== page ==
My Experience with Mental Illness

As you may have seen from my last blog, I was hard at work on a Library Science course for school these past few months. I have filled my evenings with schoolwork after the work days, and blogging was on the back burner. However, in the midst of it all, I was undergoing a major life transformation. In early May, I revealed to my family that I was suffering from depression. Though it is an incredibly common mental illness, my family did not understand how badly it was affecting my life. I had to teach them about what I was suffering from them and adjust to this truth. Again, I know how common it is but it turned my life upside down.

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As a youngster, I knew how to be myself. It took therapy and medication to feel this way again.

I had a traumatic breakup in January of this year and I think my whole brain went on airplane mode. I accepted my circumstances and felt empowered to move on. It wasn’t until a few months later that I began crying at work and could not control it. Why? I couldn’t tell you. It was a swell of emotions fueled by anxiety over the fact that I could not stop crying. My patterns of sadness and anxiety were circular, one always leading to the other but I wouldn’t know where one started and stopped – it reminded me of the chicken and the egg dilemma: which came first? It became abundantly clear that even with all that I loved and appreciated about my life, I was seeing the world in black and white. I found joy in nothing. I made myself do activities that I knew that I used to love, just for the sake of doing them to maintain a sense of normality. I later learned from my therapist that by choosing to take part in hobbies I normally love, it was a positive choice. But it wasn’t enough.

I later went to a psychiatrist. Though many people take antidepressants, the choice to discuss these options were a last resort. I hardly even take Tylenol! When I was prescribed Prozac, I was skeptical but was willing to try anything. Side note: I once tried a birth control that gave me anxiety so badly that I was scared to leave the house! These drugs are powerful but I was clearly desperate.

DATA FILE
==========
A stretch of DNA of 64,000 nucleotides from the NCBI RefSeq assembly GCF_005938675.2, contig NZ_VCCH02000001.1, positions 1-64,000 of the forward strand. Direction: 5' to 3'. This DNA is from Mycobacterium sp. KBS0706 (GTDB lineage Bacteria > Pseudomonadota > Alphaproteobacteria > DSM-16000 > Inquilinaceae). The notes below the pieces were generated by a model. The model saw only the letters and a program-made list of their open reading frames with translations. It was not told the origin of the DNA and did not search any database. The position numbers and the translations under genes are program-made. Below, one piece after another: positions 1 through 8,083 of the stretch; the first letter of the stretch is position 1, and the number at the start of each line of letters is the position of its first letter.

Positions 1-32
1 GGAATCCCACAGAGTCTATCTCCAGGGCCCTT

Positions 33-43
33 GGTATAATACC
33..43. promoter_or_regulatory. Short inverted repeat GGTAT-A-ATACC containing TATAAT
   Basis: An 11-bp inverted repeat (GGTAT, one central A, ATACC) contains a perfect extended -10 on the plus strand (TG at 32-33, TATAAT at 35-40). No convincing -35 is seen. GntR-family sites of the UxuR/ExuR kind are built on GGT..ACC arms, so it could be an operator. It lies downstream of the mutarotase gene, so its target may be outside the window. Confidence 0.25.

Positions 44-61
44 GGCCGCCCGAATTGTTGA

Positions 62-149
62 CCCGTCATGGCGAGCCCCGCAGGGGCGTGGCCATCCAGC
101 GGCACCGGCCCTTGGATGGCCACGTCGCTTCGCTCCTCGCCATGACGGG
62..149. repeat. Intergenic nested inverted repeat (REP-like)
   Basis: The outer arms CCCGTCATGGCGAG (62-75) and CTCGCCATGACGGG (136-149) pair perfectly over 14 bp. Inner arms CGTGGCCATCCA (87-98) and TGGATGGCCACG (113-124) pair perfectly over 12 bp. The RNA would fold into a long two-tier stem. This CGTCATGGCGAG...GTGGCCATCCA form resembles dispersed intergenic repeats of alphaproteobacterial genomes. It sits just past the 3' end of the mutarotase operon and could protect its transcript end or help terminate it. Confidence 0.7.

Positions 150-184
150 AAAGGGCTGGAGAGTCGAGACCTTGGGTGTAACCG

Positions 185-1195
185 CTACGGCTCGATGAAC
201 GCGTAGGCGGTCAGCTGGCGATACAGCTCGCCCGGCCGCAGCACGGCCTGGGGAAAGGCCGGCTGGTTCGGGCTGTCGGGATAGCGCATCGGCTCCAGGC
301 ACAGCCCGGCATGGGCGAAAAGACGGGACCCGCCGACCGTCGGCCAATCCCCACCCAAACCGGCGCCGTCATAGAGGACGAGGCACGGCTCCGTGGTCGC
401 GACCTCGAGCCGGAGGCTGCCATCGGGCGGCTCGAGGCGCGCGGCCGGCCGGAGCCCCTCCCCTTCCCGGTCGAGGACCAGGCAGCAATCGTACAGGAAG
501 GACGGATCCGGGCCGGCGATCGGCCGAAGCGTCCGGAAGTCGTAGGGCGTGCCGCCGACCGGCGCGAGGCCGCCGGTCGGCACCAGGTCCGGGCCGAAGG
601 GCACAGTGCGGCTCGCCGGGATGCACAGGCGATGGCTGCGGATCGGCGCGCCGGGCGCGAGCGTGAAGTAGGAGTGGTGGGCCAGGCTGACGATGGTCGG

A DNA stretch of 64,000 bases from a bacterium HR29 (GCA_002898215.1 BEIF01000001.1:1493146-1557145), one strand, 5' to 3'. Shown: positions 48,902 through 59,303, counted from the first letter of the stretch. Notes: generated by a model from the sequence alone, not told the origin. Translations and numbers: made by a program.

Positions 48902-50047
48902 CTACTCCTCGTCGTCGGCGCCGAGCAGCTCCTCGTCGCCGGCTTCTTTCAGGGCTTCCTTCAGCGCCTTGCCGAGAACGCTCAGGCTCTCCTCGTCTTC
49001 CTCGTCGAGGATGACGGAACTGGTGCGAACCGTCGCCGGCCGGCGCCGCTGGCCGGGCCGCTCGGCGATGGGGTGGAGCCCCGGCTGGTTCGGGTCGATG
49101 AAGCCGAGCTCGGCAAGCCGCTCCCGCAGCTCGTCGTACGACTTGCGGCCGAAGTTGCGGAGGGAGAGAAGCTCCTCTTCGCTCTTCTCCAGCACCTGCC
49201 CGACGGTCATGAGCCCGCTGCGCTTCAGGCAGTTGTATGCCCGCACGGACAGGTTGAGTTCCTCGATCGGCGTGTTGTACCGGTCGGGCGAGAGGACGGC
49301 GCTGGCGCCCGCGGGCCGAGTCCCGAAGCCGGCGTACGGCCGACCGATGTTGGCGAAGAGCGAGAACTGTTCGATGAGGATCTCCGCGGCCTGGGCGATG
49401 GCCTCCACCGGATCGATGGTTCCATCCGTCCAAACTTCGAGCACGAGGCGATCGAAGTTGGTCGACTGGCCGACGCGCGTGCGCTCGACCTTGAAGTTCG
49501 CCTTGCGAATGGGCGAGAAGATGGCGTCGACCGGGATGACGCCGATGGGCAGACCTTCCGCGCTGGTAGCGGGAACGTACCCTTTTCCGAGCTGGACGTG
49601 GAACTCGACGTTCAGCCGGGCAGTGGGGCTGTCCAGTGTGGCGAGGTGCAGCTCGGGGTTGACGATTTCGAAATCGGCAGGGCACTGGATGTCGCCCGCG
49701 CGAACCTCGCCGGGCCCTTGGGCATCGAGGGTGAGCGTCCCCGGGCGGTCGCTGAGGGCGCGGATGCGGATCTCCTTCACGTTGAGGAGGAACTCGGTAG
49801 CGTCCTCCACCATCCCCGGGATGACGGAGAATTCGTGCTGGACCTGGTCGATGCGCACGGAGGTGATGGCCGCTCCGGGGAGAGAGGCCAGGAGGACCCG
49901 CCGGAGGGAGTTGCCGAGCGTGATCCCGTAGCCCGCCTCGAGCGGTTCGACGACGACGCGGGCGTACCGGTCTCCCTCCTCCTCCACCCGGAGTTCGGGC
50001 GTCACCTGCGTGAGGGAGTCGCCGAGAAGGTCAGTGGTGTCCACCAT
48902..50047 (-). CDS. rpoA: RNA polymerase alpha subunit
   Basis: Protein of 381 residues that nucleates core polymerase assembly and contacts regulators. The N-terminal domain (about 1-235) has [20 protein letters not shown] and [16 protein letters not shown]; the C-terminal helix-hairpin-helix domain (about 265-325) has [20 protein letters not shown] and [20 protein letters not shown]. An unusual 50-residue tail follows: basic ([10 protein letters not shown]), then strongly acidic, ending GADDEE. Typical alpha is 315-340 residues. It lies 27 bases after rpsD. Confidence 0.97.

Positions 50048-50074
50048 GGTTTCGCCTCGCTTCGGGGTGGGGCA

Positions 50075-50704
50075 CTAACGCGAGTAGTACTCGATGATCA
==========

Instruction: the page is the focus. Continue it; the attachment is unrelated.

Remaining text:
In addition to medication, I joined a support group that met every other week in Salem, MA after work. Nothing I learned was Earth shattering, but it definitely showed me what I should be focusing on my life. Most importantly, it showed me that I was not alone with my struggles. I have had to put these sessions off for about a month due to travel, but I think in a future blog post, they would be beneficial to discuss.

Lately, what I have noticed is that I have had an amazing transformation and I think it has to do with the Prozac.* At first, the effects were subtle. It was like every time I had an anxious thought surface, Prozac would keep me calm and not allow it to manifest. Over the course of months though, I feel like I have discovered my genuine self for the first time…in a long time! I used to love reading and would lock myself in a room with books when I was little but I think anxiety plagued my reading skills (in all seriousness). I would get to anxious to even start a book. Let me remind you I have a B.A. in English and am almost finished with my M.A. in English. This is a huge deal!

Most days, I can’t wait to lock myself in my room with a book, just like I used to. Is this very social? No. Do I care? No (and I’m not anxious about that fact). For me, I am catching up with what I lost due to depression, and re-discovering my joy for learning. When you do not constantly have a cloud looming ahead, it changes a lot. For me, this is a start and I look forward to the journey ahead.

*A disclaimer: I know this medication work for everyone who has depression (cue “ask your doctor if Prozac is right for you”).

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